• To create new custom objects – Using a constructor function you can as many objects as you want with similar properties and methods. You can pass custom values to those objects to make them unique.
  • To reduce code duplication – A constructor function works like a blueprint for objects. You have to write it one time and you can use it many times. Therefore, you don’t need to copy and paste the same code multiple times.
  • Organize your project – You can organize your code by separating it into different files. You can write your constructor function in a separate file and export it. Then this function can be used in any file you want by importing it.
  • Increase performance by using inheritance – The constructor functions use prototypal inheritance. With it, you can save memory usage. When your application will use less memory, it will perform better.

Also Read: Best Guide on Dynamic Import in JavaScript for Importing Modules

Differences Between Factory and Constructor Function in JavaScript

The factory function and constructor function are used to create JavaScript objects. Even though their main purpose is the same, there are some differences when creating or using them.

  • A factory function is just a normal function so when we name this function, we use the Camel case. But it’s a convention to start the name of a constructor function with a capital letter.
  • A constructor function has to call with the new operator. But a factory function does not need a new operator.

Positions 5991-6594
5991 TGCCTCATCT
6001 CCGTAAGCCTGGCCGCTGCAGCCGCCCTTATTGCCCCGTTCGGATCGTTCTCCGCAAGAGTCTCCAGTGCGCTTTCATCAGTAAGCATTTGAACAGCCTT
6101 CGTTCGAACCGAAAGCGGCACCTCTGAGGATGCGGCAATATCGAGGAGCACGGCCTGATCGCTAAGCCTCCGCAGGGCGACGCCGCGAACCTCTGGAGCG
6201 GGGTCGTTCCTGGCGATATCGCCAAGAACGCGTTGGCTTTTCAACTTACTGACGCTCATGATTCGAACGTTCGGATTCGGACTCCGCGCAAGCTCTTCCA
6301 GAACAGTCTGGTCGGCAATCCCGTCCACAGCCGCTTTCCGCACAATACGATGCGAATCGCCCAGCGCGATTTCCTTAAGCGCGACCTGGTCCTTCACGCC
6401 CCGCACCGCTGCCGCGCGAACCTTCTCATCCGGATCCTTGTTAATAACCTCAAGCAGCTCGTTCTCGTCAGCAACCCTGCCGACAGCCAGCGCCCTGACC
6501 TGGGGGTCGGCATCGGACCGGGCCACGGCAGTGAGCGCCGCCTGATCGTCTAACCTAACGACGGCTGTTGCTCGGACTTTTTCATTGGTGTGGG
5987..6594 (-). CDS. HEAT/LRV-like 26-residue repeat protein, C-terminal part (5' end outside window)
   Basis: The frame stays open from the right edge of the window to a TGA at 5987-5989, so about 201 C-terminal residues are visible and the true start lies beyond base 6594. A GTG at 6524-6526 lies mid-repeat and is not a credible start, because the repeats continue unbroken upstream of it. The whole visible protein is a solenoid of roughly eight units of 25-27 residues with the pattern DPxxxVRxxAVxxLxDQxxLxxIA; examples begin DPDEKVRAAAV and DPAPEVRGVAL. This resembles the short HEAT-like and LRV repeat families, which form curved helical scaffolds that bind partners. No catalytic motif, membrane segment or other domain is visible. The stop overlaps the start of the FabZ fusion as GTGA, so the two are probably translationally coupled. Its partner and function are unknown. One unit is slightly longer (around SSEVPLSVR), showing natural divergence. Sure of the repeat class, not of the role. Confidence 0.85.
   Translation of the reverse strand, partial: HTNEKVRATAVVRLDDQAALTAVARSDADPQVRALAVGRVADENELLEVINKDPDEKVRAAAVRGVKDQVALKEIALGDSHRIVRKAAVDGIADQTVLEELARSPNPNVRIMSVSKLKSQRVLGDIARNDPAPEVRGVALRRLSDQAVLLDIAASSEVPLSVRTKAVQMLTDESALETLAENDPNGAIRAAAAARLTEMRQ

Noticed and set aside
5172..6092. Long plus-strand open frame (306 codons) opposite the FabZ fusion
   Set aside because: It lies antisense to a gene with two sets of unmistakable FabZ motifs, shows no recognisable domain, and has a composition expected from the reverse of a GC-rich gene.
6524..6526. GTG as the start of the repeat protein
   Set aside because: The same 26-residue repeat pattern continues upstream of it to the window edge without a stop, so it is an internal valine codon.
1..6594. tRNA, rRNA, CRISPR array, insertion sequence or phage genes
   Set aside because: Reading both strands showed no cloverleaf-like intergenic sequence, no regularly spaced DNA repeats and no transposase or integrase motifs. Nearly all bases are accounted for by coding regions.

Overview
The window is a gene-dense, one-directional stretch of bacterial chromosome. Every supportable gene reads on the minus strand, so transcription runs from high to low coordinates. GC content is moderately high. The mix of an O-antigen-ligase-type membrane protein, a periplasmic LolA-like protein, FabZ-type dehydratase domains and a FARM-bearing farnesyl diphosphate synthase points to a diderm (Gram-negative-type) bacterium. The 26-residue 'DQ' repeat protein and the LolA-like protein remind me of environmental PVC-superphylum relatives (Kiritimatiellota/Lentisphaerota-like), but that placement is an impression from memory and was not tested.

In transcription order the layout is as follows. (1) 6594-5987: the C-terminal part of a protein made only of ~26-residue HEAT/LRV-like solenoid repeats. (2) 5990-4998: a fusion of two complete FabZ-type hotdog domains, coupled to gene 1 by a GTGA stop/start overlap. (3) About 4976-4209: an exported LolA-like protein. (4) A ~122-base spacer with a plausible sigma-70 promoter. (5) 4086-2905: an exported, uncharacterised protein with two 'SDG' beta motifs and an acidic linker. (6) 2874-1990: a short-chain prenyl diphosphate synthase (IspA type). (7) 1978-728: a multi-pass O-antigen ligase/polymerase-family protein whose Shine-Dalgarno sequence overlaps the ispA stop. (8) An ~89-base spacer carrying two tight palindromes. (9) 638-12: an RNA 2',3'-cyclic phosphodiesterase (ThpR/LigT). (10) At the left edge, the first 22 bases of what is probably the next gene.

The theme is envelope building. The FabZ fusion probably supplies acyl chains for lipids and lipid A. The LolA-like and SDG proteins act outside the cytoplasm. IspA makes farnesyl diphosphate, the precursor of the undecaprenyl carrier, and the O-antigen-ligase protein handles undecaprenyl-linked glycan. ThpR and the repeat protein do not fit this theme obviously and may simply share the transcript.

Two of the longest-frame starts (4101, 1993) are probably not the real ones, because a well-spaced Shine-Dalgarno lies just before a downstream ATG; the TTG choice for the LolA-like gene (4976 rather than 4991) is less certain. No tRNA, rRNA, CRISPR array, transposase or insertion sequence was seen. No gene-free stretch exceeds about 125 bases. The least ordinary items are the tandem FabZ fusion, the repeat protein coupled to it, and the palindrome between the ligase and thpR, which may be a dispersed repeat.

• A factory function always has to explicitly return an object. When a constructor function is called with a new operator, JavaScript automatically creates and returns an object.
  • A factory can be created without using this keyword. But in a constructor function this keyword is required to set properties for the object.
  • Constructor functions by default support prototypal inheritance. But in factory functions, you have to add prototypal inheritance using Object.create() method.

Constructor Function VS Class in JavaScript

Constructor functions and classes in JavaScript are closely related to each other. A class is also used to create an object. But it uses a different syntax than a constructor function.

Their functionalities are the same because the class in JavaScript uses a constructor function behind the scene. JavaScript introduced classes as a modern syntax with some additional features.

There are some new features have been added to the class syntax in the latest version of JavaScript. That’s why developers now prefer to use classes over constructor functions.

Inside a class, you can add a specific method called constructor() that will work as a constructor function.

In the beginning, the class syntax may seem a little complex compared to a constructor function. Because a constructor function is just a normal function so it is easy and simple to work with a function.

Conclusion

When you need to create many objects that will have similar properties and methods, you can make use of a constructor function to do it without creating them manually.

In JavaScript, you have many choices to create custom objects like factory functions, constructor functions, or classes.

In this article, I have shown everything about the constructor functions in JavaScript. You also have seen the differences among constructor functions, factory functions, and classes. Now, you can choose any of them according to your requirements.

I hope it was helpful for you. Thank you so much. Happy coding 🙂